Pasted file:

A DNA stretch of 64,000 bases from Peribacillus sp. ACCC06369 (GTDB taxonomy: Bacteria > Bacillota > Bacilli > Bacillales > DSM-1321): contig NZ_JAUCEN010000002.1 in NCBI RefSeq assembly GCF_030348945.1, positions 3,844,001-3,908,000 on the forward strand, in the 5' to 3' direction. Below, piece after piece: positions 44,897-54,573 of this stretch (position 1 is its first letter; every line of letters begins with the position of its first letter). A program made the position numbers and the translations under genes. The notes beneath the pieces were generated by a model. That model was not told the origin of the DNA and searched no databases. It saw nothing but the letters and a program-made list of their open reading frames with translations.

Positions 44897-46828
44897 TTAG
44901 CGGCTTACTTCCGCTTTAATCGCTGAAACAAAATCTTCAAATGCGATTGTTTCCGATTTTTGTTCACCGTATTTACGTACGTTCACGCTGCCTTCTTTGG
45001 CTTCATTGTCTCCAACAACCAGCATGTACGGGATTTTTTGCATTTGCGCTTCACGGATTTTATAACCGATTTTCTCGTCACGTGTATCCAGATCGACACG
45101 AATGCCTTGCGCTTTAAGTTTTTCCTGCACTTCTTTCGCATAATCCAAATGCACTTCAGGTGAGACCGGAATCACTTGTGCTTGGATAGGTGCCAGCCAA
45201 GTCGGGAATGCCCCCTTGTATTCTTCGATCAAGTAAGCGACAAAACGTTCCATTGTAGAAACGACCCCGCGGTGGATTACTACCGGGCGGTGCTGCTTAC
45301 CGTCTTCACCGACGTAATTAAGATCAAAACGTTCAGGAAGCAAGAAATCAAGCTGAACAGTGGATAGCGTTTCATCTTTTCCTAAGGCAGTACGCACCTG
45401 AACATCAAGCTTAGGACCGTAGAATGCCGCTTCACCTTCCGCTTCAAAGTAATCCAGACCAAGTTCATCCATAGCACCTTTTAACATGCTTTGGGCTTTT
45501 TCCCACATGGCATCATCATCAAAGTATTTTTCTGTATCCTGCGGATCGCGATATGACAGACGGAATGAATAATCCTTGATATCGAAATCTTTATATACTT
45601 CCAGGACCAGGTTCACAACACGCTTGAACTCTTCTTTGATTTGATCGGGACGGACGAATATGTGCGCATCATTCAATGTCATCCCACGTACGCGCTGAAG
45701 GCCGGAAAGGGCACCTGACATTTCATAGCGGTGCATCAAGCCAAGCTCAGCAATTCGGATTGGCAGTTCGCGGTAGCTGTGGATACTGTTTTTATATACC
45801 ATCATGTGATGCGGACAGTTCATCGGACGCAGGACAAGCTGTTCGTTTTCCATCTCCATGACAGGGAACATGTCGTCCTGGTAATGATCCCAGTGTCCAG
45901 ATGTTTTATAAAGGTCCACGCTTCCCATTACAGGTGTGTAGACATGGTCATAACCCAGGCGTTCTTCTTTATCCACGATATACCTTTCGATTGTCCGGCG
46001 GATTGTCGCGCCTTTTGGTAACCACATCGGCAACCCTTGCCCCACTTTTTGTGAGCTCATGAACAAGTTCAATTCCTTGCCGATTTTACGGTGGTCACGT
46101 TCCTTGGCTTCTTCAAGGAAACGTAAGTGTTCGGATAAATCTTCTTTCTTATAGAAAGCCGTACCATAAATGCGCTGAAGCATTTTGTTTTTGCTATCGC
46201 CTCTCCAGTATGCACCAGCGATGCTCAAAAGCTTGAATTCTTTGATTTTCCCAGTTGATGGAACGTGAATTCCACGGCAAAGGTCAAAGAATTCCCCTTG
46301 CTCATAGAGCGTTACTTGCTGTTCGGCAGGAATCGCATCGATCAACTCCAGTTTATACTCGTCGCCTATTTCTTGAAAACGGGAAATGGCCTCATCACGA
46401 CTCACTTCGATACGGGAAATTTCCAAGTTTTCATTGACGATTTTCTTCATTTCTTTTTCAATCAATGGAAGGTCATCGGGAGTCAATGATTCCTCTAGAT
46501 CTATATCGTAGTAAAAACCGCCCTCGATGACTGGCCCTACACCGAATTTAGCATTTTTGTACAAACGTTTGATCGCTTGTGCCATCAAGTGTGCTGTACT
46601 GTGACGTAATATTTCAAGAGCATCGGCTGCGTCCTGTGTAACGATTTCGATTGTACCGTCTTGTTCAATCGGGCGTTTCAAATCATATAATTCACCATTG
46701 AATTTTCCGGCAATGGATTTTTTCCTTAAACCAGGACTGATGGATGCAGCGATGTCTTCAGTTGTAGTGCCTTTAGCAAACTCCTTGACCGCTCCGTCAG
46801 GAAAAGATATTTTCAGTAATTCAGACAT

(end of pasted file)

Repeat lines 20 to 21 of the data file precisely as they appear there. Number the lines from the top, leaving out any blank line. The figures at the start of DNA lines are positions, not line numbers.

46501 CTATATCGTAGTAAAAACCGCCCTCGATGACTGGCCCTACACCGAATTTAGCATTTTTGTACAAACGTTTGATCGCTTGTGCCATCAAGTGTGCTGTACT
46601 GTGACGTAATATTTCAAGAGCATCGGCTGCGTCCTGTGTAACGATTTCGATTGTACCGTCTTGTTCAATCGGGCGTTTCAAATCATATAATTCACCATTG